Sunday, November 22, 2009

Lordbug just doesn't have the same ring to it

So, recently, there's been a strange influx of ladybugs in my house. It started in September, I had just gotten home, and was minding my own business when I discovered a ladybug in the creases of my pants. I shooed it into another part of the room, and ignored it. A few days later, I was opening the door to my house when I discovered a ladybug on the other side of the door. Other notable times would include the time I found one in my shirt while I was undressing for a shower, and the one I almost stepped on thinking it was a speck of dirt.

There are no overtly large gaps in our house that would let the ladybugs in. And even if there were, why are there only ladybugs? So far, we've let the ladybugs live in peace, seeing as it is likely a mutually beneficial arrangement. Our plants (especially my hibiscus) often have bug problems over the winter, and from what I understand, ladybugs feed off of these bugs. Thus, I spend less time worrying about tiny insects flying up my nostrils, and the ladybugs don't freeze to death.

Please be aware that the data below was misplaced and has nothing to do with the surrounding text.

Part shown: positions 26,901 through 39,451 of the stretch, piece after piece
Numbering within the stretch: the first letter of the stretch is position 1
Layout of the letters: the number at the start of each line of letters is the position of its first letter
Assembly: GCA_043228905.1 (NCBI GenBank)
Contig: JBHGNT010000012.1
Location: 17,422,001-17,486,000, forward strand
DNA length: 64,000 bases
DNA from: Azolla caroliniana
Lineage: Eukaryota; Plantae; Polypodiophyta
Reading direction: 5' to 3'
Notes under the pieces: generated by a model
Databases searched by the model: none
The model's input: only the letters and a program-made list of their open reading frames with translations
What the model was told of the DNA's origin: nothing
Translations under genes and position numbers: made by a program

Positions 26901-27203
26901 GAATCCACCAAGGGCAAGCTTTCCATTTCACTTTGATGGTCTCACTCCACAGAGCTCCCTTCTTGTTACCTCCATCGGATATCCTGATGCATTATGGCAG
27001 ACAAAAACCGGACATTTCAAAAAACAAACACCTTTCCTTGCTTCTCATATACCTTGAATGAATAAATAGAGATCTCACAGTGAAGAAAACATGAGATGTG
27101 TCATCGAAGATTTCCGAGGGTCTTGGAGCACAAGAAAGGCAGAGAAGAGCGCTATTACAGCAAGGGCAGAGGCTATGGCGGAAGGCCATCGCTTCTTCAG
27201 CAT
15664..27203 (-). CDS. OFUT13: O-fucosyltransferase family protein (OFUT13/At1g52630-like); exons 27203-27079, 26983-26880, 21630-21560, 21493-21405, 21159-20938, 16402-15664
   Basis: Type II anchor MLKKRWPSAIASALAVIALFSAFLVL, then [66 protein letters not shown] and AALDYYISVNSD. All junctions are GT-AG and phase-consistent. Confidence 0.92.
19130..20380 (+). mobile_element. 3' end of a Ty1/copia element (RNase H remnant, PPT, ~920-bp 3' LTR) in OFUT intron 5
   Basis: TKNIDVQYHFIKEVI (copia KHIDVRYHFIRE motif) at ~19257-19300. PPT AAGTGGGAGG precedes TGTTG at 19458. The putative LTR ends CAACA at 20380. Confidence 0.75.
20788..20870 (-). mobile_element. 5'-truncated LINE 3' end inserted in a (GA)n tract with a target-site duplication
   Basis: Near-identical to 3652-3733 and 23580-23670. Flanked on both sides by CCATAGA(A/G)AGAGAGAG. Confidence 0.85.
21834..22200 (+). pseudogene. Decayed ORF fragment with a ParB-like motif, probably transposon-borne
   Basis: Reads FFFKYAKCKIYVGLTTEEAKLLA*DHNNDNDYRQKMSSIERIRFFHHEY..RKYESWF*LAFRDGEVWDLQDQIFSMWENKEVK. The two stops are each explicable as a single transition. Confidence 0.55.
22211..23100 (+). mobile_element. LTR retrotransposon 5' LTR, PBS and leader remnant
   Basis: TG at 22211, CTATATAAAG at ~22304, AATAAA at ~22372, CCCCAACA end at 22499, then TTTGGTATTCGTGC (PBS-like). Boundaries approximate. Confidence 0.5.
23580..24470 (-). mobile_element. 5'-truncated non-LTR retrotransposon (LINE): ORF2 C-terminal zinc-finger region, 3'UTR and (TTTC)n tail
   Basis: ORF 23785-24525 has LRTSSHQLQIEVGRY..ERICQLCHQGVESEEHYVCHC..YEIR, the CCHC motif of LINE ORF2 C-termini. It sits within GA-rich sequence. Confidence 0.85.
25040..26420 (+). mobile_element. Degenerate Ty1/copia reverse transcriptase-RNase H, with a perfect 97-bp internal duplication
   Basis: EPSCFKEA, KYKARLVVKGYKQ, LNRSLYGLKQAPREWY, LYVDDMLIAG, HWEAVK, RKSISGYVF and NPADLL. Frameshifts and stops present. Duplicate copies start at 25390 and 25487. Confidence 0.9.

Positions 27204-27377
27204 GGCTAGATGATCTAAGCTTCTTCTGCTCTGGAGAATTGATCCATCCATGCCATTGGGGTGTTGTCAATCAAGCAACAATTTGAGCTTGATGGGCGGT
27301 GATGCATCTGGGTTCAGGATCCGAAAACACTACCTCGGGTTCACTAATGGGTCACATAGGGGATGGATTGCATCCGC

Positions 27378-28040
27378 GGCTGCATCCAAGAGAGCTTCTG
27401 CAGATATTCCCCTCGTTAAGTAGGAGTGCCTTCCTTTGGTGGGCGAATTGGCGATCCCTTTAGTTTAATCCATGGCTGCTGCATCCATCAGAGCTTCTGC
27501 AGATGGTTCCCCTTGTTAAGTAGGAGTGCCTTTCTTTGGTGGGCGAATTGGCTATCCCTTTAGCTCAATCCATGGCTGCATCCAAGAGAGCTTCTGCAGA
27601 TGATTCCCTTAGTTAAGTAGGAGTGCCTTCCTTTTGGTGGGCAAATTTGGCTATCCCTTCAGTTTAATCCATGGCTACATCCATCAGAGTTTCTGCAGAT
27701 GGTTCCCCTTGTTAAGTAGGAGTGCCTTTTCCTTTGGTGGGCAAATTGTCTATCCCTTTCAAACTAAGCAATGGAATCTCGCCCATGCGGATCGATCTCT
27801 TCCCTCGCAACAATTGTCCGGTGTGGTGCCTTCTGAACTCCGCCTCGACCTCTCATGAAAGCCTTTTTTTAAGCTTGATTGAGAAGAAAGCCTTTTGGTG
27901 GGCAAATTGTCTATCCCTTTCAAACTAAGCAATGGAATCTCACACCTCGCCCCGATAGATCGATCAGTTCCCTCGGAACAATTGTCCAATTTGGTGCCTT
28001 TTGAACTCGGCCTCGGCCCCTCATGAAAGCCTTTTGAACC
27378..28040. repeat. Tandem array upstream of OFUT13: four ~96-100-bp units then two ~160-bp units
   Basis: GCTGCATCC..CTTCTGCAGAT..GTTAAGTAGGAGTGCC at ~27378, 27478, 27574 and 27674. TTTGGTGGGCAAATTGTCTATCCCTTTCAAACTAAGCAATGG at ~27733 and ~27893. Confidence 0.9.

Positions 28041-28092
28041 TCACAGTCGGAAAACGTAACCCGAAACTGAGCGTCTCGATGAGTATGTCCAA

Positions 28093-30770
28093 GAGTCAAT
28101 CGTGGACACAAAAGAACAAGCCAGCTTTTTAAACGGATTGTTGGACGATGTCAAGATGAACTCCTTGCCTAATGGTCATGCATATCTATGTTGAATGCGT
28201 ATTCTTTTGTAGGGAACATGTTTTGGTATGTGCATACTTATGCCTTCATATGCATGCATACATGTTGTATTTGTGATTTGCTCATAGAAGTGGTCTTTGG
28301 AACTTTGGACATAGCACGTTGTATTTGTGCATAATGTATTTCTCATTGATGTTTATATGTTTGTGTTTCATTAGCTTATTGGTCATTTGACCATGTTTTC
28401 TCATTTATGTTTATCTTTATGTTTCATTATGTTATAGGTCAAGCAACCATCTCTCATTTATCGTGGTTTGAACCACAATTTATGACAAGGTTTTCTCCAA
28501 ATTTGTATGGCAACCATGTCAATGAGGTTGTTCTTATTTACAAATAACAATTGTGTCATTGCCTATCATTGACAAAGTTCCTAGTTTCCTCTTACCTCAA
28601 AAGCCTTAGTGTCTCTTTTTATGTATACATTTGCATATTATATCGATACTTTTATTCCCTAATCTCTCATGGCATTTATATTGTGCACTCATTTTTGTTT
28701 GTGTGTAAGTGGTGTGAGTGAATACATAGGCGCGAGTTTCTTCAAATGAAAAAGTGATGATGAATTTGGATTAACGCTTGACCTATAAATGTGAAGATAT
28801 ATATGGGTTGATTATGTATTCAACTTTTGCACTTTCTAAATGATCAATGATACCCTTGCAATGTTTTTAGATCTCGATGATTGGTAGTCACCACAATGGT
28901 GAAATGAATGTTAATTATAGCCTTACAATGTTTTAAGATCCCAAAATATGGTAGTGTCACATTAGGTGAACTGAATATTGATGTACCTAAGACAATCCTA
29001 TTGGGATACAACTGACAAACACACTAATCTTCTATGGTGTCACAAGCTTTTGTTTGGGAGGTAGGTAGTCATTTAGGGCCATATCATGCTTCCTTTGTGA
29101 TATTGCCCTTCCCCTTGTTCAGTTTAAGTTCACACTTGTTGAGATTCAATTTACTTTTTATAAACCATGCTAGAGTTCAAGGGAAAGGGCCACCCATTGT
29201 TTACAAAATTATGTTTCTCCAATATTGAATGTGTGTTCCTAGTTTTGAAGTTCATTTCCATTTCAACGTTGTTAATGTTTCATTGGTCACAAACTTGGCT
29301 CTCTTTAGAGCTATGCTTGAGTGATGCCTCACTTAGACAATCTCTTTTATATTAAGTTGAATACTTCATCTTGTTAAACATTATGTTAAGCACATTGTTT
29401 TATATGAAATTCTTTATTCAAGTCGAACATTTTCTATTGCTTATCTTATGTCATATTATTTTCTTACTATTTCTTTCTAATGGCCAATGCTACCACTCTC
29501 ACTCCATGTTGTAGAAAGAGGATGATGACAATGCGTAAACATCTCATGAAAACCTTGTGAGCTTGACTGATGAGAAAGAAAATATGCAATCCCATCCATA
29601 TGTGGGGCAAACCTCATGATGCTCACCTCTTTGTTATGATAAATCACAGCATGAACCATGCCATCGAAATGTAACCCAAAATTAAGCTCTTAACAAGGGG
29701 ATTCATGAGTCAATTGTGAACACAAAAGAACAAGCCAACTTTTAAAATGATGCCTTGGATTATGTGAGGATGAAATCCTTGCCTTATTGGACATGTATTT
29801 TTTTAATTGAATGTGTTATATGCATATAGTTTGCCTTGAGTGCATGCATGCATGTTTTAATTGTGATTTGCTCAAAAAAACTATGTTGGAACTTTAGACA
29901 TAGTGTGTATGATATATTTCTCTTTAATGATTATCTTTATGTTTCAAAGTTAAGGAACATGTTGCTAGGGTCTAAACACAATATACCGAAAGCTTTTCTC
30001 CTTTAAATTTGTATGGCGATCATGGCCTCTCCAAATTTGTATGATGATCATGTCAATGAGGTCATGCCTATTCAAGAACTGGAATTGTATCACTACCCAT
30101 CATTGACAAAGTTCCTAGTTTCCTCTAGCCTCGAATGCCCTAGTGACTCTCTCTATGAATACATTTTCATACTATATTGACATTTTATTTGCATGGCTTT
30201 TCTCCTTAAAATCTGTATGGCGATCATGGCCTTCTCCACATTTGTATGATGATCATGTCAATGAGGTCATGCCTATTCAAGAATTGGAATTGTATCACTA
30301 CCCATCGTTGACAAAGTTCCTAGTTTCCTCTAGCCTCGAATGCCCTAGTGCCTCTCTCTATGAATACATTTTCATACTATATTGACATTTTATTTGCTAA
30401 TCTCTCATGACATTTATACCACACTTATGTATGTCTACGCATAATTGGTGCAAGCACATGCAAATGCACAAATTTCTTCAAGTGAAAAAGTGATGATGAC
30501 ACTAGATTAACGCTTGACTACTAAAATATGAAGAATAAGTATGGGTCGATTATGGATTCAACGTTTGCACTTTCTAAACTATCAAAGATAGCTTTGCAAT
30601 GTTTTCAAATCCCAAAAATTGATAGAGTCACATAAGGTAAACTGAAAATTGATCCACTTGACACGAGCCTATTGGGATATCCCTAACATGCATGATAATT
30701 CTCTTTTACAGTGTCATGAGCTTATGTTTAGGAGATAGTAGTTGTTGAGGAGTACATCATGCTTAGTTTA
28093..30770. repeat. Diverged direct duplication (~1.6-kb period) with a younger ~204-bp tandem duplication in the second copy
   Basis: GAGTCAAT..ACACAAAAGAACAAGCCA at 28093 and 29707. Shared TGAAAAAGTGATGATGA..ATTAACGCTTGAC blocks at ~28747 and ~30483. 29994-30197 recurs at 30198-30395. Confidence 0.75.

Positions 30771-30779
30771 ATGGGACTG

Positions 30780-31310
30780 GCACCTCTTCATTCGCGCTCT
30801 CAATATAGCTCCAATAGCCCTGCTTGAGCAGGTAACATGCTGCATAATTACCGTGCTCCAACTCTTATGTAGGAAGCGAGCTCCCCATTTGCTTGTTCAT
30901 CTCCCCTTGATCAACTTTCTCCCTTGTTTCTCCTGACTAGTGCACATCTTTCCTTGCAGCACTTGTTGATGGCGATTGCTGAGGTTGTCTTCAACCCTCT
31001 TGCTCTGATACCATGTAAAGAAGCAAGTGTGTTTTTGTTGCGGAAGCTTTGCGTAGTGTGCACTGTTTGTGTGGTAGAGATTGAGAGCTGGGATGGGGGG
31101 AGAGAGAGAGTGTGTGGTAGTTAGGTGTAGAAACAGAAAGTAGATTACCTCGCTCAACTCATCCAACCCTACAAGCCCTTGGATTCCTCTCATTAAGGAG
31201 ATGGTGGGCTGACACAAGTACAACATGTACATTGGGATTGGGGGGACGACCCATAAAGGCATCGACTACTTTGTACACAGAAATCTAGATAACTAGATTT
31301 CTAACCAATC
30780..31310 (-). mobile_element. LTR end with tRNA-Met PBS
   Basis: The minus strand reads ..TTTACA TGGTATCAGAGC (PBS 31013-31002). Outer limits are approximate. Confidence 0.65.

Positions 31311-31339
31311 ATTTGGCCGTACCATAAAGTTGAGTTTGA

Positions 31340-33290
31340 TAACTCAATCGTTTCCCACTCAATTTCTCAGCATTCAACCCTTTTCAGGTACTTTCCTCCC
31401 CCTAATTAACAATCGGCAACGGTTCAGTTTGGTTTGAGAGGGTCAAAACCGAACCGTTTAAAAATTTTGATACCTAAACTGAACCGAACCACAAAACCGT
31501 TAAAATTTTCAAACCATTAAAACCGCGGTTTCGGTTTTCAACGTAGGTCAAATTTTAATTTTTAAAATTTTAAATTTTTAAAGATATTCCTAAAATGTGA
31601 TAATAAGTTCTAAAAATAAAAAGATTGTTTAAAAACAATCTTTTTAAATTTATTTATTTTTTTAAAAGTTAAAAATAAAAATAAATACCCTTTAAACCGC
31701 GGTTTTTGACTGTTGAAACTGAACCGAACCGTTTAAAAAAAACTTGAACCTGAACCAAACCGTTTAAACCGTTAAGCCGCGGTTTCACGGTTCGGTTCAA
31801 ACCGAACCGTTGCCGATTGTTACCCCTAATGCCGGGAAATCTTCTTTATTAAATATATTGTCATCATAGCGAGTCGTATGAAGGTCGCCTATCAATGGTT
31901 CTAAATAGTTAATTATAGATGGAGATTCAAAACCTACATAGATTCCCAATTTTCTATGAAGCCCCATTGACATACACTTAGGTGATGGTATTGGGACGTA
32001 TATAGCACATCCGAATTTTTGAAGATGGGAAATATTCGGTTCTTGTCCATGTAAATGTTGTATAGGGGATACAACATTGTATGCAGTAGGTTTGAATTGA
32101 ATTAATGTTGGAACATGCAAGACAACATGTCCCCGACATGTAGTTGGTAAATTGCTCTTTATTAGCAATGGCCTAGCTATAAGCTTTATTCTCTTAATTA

After a quick googling, it turns out that the species of ladybug I am seeing is the Asian Lady Beetle. It was introduced to kill aphids, which it did quite well, but because it is so competitive, it is also damaging native species of ladybugs. And, it is often known for hibernating in houses since it is native to Asia.

Invasive species? Helpful farm hands? Harbouring fugitives? Dilemma!

Though, truth be told, I think I have more things to worry about than non-native species of beetles taking refuge in my kitchen.


    In my bathrooms. There were so many of them.

  2. This is PG. I heard an NPR story about this. Many people often find a whole coven of ladybugs that choose to overwinter in their houses (im just going to assume that this is what the picture above is of). They reccomended tossing the whole pile of them into a plastic bag with some grass clippings and putting them in your fridge. Take them out in the spring and set them free.

    Can't imagine what the wife would say if she found a bag full of ladybugs in the fridge though.


    "oh no the bag is empty" would be a very alarming statement